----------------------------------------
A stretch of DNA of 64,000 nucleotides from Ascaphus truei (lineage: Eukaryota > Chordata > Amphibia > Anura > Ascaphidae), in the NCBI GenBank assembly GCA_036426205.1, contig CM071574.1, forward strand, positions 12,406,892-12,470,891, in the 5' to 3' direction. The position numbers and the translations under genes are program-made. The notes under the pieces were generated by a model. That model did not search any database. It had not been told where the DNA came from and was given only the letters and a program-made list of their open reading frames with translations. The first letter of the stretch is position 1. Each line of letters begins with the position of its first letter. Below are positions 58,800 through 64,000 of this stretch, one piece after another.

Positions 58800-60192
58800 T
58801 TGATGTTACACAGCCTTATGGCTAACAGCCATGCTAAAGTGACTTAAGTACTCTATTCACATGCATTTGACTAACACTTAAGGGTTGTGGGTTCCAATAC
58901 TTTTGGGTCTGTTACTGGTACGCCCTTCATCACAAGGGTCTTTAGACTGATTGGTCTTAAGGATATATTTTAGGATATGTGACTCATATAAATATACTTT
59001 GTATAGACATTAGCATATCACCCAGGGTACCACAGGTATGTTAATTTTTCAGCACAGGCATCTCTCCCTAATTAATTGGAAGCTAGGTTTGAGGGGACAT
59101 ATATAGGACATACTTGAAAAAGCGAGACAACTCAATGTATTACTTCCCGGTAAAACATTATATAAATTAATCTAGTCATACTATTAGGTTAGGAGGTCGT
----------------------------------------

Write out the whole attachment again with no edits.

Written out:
A stretch of DNA of 64,000 nucleotides from Ascaphus truei (lineage: Eukaryota > Chordata > Amphibia > Anura > Ascaphidae), in the NCBI GenBank assembly GCA_036426205.1, contig CM071574.1, forward strand, positions 12,406,892-12,470,891, in the 5' to 3' direction. The position numbers and the translations under genes are program-made. The notes under the pieces were generated by a model. That model did not search any database. It had not been told where the DNA came from and was given only the letters and a program-made list of their open reading frames with translations. The first letter of the stretch is position 1. Each line of letters begins with the position of its first letter. Below are positions 58,800 through 64,000 of this stretch, one piece after another.

Positions 58800-60192
58800 T
58801 TGATGTTACACAGCCTTATGGCTAACAGCCATGCTAAAGTGACTTAAGTACTCTATTCACATGCATTTGACTAACACTTAAGGGTTGTGGGTTCCAATAC
58901 TTTTGGGTCTGTTACTGGTACGCCCTTCATCACAAGGGTCTTTAGACTGATTGGTCTTAAGGATATATTTTAGGATATGTGACTCATATAAATATACTTT
59001 GTATAGACATTAGCATATCACCCAGGGTACCACAGGTATGTTAATTTTTCAGCACAGGCATCTCTCCCTAATTAATTGGAAGCTAGGTTTGAGGGGACAT
59101 ATATAGGACATACTTGAAAAAGCGAGACAACTCAATGTATTACTTCCCGGTAAAACATTATATAAATTAATCTAGTCATACTATTAGGTTAGGAGGTCGT